"Can't we take Dineo to the hospital?" Naledi begged, but Nono said Dineo was much too sick to be carried that far. The only hospital was many kilometers away, and Naledi also knew they had no money to pay a doctor to visit them. No one in the village had that much money. "If only Mma was here," Naledi wished over and over as she and Tiro walked down to the village tap with their empty buckets. She tightly clutched the coins in her hand.

Each morning the children had to pass the place of graves on their way to buy the day's water, and only last week another baby in the village had died. It was always scary seeing the little graves, but especially this fresh one now.

As they came nearer, Naledi fixed her eyes on the ground ahead, trying not to look, trying not to think. But it was no use. She just couldn't stop herself thinking of her own little sister being lowered into a hole in the ground.

Finally Naledi could stand it no longer. When they had returned with the water, she called Tiro to the back of the house and spoke bluntly.

"We must get Mma, or Dineo is going to die!"

"But how?" Tiro was bewildered.

Their mother worked and lived in Johannesburg, more than 300 kilometers away.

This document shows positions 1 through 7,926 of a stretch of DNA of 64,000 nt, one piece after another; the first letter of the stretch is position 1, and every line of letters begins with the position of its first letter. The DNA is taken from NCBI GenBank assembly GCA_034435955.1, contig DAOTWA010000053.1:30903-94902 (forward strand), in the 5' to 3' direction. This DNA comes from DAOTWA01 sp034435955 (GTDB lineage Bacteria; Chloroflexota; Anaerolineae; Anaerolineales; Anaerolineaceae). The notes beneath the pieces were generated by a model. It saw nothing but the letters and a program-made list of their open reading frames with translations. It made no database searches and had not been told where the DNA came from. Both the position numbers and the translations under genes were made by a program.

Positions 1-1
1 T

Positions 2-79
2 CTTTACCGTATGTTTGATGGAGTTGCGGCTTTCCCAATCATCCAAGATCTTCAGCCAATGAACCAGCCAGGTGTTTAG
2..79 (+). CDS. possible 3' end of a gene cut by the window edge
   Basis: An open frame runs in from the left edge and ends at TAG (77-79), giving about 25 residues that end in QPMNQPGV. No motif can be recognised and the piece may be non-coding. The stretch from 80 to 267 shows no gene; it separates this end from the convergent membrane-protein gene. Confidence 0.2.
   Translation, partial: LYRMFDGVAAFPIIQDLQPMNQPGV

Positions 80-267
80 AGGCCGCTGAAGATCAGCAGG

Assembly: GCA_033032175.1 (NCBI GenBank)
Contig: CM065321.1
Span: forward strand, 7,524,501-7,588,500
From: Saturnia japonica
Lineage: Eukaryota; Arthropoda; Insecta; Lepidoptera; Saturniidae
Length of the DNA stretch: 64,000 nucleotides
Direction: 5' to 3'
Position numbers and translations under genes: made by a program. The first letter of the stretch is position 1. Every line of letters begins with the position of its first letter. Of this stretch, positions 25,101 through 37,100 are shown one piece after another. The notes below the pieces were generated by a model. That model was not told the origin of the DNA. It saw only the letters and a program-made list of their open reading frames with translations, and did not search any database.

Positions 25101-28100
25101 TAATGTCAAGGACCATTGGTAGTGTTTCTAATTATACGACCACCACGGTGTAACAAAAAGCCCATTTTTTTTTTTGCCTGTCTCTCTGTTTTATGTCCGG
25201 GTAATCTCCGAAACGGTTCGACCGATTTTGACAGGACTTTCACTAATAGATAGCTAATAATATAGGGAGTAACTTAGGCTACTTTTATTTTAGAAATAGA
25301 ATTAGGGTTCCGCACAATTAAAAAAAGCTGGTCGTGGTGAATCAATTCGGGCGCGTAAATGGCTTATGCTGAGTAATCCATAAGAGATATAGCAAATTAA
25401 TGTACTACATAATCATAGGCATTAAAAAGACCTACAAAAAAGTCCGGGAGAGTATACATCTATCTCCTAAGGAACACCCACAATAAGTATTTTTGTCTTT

"We can get to the big road and walk," Naledi replied calmly.

It was school vacation now,but during the term it took the children more than an hour to walk to school each day, so they were used to walking. Naledi wasn't going to let herself think how much longer it would take to get to Johannesburg.

Tiro, however, was not so sure.

"But Nono doesn't want us to worry Mma and I know she won't let us go!"

"That's just it," Naledi retorted quickly. "Nono and Mmangwane keep saying Dineo will be better soon. You heard them talking last night. They say they don't want to send Mma a telegram and frighten her. But what if they wait and it's too late?"

Tiro thought for a moment.

"Can't we send Mma a telegram?"

"How can we if we haven't the money? And if we borrow some, Nono will hear about it and be very cross with us."

It was clear that Naledi had made up her mind--and Tiro knew his sister. She was four years older than him, already thirteen, and once she had decided something, that was that.

So Tiro gave up reasoning.

The children went to find Naledi's friend Poleng, and explained. Poleng was very surprised but agreed to help. She would tell Nono once the children had gone and she also promised to help their granny by bringing the water and doing the other jobs.

"How will you eat on the way?" Poleng asked.

Tiro looked worried, but Naledi was confident.

"Oh, we'll find something."